Using super absorbent material from disposable diapers, MIT neuroengineers Ed Boyden, Fei Chen, and Paul Tillberg went well beyond the garden variety novelty store "Grow Brain" to expand real brain slices to nearly five times their normal size.
A slice of a mouse brain (left) was expanded by nearly five-fold in each dimension by adding a water-soaking salt. The result — shown at smaller magnification (right) for comparison — has its anatomical structures are essentially unchanged. (Nature - E. Callaway)
As covered by Ewan Callaway in Nature:
Blown-up brains reveal nanoscale details
Material used in diaper absorbant can make brain tissue bigger and enable ordinary microscopes to resolve features down to 60 nanometres.
Microscopes make living cells and tissues appear bigger. But what if we could actually make the things bigger?
It might sound like the fantasy of a scientist who has read Alice’s Adventures in Wonderland too many times, but the concept is the basis for a new method that could enable biologists to image an entire brain in exquisite molecular detail using an ordinary microscope, and to resolve features that would normally be beyond the limits of optics.
The technique, called expansion microscopy, involves physically inflating biological tissues using a material more commonly found in baby nappies (diapers).
“What we’ve been trying to do is figure out if we can make everything bigger,” Boyden told the meeting at the NIH in Bethesda, Maryland. To manage this, his team used a chemical called acrylate that has two useful properties: it can form a dense mesh that holds proteins in place, and it swells in the presence of water.
Sodium polyacrylate (via Leonard Gelfand Center, CMU)
Acrylate, a type of salt also known as waterlock, is the substance that gives nappies their sponginess. When inflated, Boyden's tissues grow about 4.5 times in each dimension.
Just add water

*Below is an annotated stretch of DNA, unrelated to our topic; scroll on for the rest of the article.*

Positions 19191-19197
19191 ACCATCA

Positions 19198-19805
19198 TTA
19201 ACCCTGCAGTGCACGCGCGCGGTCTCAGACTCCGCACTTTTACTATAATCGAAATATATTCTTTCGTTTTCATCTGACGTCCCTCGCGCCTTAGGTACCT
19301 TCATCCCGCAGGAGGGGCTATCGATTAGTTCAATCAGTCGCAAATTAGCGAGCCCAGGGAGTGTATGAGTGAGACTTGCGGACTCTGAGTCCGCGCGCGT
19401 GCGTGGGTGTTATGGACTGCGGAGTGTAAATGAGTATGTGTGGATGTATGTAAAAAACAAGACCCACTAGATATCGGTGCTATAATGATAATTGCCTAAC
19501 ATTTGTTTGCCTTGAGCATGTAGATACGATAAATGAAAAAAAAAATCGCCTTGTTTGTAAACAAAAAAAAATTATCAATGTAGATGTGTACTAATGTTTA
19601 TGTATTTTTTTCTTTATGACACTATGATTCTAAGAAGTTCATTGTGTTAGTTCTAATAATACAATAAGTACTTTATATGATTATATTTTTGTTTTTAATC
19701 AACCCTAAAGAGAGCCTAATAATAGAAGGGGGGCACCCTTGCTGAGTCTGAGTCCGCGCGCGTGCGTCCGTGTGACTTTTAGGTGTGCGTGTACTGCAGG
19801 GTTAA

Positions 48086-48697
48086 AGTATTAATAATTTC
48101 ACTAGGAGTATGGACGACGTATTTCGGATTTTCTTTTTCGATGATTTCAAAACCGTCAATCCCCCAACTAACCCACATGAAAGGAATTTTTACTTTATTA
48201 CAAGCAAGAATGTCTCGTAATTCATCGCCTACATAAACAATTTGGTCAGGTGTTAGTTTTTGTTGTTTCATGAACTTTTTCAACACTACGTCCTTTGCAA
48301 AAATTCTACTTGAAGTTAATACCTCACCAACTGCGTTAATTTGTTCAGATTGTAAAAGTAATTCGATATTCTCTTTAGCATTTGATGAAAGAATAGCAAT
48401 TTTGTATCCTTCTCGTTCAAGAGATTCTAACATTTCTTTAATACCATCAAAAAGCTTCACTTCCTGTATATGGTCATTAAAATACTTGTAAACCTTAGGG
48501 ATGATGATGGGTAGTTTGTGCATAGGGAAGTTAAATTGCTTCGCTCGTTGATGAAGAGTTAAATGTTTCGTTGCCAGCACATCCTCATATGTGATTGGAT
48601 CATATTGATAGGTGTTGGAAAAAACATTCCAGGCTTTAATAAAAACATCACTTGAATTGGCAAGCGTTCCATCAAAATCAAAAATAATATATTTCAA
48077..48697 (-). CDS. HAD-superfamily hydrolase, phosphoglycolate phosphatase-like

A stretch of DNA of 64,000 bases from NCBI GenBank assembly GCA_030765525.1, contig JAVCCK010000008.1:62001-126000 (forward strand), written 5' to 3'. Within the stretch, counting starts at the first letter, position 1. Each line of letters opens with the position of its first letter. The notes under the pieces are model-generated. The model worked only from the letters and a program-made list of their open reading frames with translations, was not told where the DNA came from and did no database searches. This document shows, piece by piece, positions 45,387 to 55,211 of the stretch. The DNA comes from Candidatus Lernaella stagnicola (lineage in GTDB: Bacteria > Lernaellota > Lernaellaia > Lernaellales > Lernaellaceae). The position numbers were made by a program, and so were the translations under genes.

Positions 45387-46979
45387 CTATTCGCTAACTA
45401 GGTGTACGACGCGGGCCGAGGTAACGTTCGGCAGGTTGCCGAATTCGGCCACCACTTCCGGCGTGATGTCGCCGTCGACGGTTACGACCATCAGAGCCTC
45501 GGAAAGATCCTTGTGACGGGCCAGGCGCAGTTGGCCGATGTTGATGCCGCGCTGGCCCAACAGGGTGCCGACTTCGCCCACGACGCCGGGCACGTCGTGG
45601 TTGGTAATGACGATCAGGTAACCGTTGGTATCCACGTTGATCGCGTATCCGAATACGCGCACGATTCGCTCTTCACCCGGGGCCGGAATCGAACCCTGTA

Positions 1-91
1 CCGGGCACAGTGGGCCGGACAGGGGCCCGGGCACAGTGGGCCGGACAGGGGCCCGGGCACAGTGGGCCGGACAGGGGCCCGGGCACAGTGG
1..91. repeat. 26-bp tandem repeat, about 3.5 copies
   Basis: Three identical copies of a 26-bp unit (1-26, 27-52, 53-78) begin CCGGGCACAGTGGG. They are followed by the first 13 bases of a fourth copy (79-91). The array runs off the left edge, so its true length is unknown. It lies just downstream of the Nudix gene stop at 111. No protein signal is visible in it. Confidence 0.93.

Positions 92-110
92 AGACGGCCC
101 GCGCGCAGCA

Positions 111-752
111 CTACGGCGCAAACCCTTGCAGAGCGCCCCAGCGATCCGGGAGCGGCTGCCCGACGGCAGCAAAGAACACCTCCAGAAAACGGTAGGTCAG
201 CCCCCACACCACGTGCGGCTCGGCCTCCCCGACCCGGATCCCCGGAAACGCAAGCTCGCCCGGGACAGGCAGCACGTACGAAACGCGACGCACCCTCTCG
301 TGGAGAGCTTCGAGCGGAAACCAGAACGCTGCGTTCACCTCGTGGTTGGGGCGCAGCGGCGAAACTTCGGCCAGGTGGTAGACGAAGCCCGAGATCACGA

Before swelling, the tissue is treated with a chemical cocktail that makes it transparent, and then with the fluorescent molecules that anchor specific proteins to the acrylate, which is then infused into tissue. Just as with nappies, adding water causes the acrylate polymer to swell. After stretching, the fluorescent-tagged molecules move further away from each other; proteins that were previously too close to distinguish with a visible-light microscope come into crisp focus. In his NIH presentation, Boyden suggested that the technique can resolve molecules that had been as close as 60nm before expansion.
Most scientists thought it was cool, but there were some naysayers: “This is certainly highly ingenious, but how much practical use it will be is less clear,” notes Guy Cox, a microscopy specialist at the University of Sydney, Australia.
Others saw nothing new with the latest brain-transforming gimmick. Below, Marc Schuster displays his 2011 invention, the inflatable brain.
“An inflatable brain makes a great prop for your Zombie Prom King costume,” says Schuster, author of The Grievers.
Link via Roger Highfield:
Gosh. That clever @eboyden3 has figured out how to blow up brains http://t.co/G8C17w3Uo0
— Roger Highfield (@RogerHighfield) January 9, 2015
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